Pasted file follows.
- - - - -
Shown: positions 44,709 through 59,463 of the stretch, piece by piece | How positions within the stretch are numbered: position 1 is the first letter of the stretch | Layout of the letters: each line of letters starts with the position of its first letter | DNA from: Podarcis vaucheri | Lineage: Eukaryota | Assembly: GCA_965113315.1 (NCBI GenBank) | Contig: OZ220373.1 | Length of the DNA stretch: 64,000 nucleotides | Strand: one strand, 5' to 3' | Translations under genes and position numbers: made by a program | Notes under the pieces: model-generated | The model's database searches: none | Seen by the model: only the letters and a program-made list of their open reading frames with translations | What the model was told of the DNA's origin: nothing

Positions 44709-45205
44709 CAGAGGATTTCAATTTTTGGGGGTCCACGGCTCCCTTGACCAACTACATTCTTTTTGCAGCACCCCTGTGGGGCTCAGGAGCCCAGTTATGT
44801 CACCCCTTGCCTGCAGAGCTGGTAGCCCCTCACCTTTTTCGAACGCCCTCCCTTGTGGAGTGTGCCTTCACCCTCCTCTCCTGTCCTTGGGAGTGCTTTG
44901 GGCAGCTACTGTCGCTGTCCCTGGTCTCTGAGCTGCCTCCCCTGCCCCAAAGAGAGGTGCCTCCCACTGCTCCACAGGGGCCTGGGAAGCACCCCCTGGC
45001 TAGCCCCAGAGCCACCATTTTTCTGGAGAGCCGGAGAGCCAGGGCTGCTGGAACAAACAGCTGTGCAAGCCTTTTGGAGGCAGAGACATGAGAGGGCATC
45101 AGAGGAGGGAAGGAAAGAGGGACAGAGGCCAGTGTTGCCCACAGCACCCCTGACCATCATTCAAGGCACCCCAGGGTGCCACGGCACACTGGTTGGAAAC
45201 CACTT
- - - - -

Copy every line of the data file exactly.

Shown: positions 44,709 through 59,463 of the stretch, piece by piece | How positions within the stretch are numbered: position 1 is the first letter of the stretch | Layout of the letters: each line of letters starts with the position of its first letter | DNA from: Podarcis vaucheri | Lineage: Eukaryota | Assembly: GCA_965113315.1 (NCBI GenBank) | Contig: OZ220373.1 | Length of the DNA stretch: 64,000 nucleotides | Strand: one strand, 5' to 3' | Translations under genes and position numbers: made by a program | Notes under the pieces: model-generated | The model's database searches: none | Seen by the model: only the letters and a program-made list of their open reading frames with translations | What the model was told of the DNA's origin: nothing

Positions 44709-45205
44709 CAGAGGATTTCAATTTTTGGGGGTCCACGGCTCCCTTGACCAACTACATTCTTTTTGCAGCACCCCTGTGGGGCTCAGGAGCCCAGTTATGT
44801 CACCCCTTGCCTGCAGAGCTGGTAGCCCCTCACCTTTTTCGAACGCCCTCCCTTGTGGAGTGTGCCTTCACCCTCCTCTCCTGTCCTTGGGAGTGCTTTG
44901 GGCAGCTACTGTCGCTGTCCCTGGTCTCTGAGCTGCCTCCCCTGCCCCAAAGAGAGGTGCCTCCCACTGCTCCACAGGGGCCTGGGAAGCACCCCCTGGC
45001 TAGCCCCAGAGCCACCATTTTTCTGGAGAGCCGGAGAGCCAGGGCTGCTGGAACAAACAGCTGTGCAAGCCTTTTGGAGGCAGAGACATGAGAGGGCATC
45101 AGAGGAGGGAAGGAAAGAGGGACAGAGGCCAGTGTTGCCCACAGCACCCCTGACCATCATTCAAGGCACCCCAGGGTGCCACGGCACACTGGTTGGAAAC
45201 CACTT